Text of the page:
Tuesday, March 6, 2012

The Disappearing Egg

This is the first egg experiment in a 3 part series.  See below for the other experiments' links.

Well, not completely disappearing, just the eggshell.  We've been studying birds at our house for several weeks now.  We've finally moved onto learning about their eggs.  This is the first of our science projects with eggs.  Stayed tuned for a couple more.  I found this demonstration at Steve Spangler's website.

the disappearing egg shell experiment

I labeled our vinegar and tums with both their common names and chemical formula.  I know their chemical formula (or rather the chemical formula of the main ingredient) means nothing to the kids, but I wanted to expose them to how they will eventually see things labeled. 

egg experiments for kids

The Supplies We Used
vinegar (about 2 cups)
one Tums
2 eggs- we used pasteurized eggs
2 bowls
a jar with a lid (unless you don't mind smelling vinegar for a week)
a towel


egg experiments for kids

We started our project by observing and describing our materials.  Juiciness thought the vinegar was water until he smelled it.  Our first demonstration was to see what happened when we added vinegar to the Tums.

egg experiments for kids 

Sassyfras added the vinegar to a bowl with the tums.  They immediately saw bubbling and Little J remembered that this was carbon dioxide gas being released.  We watched for awhile and in the end, most of the tums had dissolved.

egg experiments for kids

Then we moved onto observing our egg.  They used terms like hard, smooth, cold, and oval like shape to describe it.  Little J cracked one of our eggs into a bowl so we could see what was inside and get a better look at the shell.

egg experiments for kids

They found a thin membrane lining the inside of the hard shell. 

egg experiments for kids 

Little J and Juiciness wanted to touch the egg, but Sassyfras declared it too "yucky".  We tried to identify the parts of the egg using information found at Enchanted Learning.

disappearing eggshell experiment 

I explained to the kids that the eggshell was primarily made of calcium carbonate, the same ingredient in our tums.  As Juiciness put our second egg and vinegar in a jar, I asked the kids what they thought would happen.  Sassyfras thought it would crack, but Little J was able to relate back to the tums demonstration and said it would bubble.  I had to help him make the jump that it would dissolve eventually.  He just couldn't believe it was possible!

The disappearing egg experiment

We checked our egg after two hours and the kids noticed that the shell felt grainy, not smooth anymore.  This is our egg at 18 hours.  Most of the shell has dissolved and the egg feels rubbery.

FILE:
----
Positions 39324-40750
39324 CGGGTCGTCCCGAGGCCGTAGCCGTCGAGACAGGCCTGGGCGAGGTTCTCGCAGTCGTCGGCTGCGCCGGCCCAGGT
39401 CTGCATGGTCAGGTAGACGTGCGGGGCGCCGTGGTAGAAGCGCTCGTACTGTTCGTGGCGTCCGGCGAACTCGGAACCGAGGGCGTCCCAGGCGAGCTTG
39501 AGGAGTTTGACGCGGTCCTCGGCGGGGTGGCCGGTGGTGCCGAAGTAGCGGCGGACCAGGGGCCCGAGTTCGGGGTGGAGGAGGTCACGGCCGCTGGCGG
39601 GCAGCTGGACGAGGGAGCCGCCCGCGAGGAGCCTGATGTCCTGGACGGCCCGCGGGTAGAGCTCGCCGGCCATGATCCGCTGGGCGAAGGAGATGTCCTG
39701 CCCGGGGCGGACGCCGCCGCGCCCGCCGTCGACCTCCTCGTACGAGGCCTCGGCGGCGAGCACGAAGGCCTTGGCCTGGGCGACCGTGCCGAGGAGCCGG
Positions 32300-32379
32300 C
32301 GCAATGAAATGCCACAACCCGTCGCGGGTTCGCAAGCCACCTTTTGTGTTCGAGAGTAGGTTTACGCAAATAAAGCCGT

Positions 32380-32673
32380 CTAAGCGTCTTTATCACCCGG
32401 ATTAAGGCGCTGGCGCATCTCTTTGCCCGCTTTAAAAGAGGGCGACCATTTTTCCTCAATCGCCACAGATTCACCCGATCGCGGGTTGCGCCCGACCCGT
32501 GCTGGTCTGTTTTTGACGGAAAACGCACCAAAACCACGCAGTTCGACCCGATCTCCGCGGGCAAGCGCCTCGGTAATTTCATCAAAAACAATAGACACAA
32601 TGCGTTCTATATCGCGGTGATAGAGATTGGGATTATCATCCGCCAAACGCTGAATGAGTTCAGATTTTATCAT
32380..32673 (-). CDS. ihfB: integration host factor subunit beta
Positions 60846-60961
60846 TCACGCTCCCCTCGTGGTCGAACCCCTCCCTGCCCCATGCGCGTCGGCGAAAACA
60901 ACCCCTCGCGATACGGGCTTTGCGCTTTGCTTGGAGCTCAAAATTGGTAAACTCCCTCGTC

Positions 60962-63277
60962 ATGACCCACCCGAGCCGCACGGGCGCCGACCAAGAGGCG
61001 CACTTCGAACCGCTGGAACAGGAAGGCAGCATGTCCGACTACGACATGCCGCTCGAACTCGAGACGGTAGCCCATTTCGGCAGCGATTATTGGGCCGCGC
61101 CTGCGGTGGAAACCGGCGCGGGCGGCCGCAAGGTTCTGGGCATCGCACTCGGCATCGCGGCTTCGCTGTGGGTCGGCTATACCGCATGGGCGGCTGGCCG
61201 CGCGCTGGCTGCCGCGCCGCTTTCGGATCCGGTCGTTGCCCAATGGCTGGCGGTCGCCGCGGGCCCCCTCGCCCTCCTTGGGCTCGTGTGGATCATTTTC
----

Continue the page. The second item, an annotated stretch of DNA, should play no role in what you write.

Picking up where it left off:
*If you do this experiment, save your egg for the next experiment, "The Shrinking Egg", in our series.*


Vocabulary Words
permeable
semipermeable
dissolve
acid
base

These were some of the words that Little J looked up and we talked about briefly.

Helpful Links
http://extension.oregonstate.edu/catalog/4h/4-H1500lesson1.pdf
Enchanted Learning



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10 comments :

Sherri said...

Super fun!
We also have been studying birds for weeks now...I need to get the post up...it's been fun! We are almost done with nests and moving on to eggs..I had not seen this experiment! Thanks for sharing! We will be adding this to our "BIRD" fun! :)

Lindsay said...

What fun! I think we will have to try this very soon!

Shantalle@lifestylesofthestayathomemom.com said...

This is so cool! I love a good science experiment! I am doing this tomorrow! Thanks!!

Anonymous said...

Love this idea! It's perfect for spring. Thanks for sharing.

Rachel@I Heart Crafty Things said...

I feel like a kid right now, I'm so excited to try this experiment out! :) Thanks for sharing this!

Ticia said...

That's such a fun unit to do. I need to come back and do that again when we cycle back through flying creatures again.

Raising a Happy Child said...

Nice lesson! This is on my "to do" list for a while now.

Carla at Preschool Powol Packets said...

I love this experiment! I think it's so cool that you put the chemical formula up too--like you said, they may not appreciate it now, but it will make it less strange to them when they need it!

Julie@teachinggoodeaters said...

This is so cool! I never knew how much science you could do with eggs!! I am a believe that when kids play with and learn with food it helps them to be better eaters. If you'd like, I'd love if you'd link this up to "Food Adventure Friday."

http://teachinggoodeaters.blogspot.com/2012/03/food-adventure-friday-green-feast.html

Julie said...

I love this lesson! I may have to try something like this as I'm sure my kids would enjoy it. Thanks for sharing!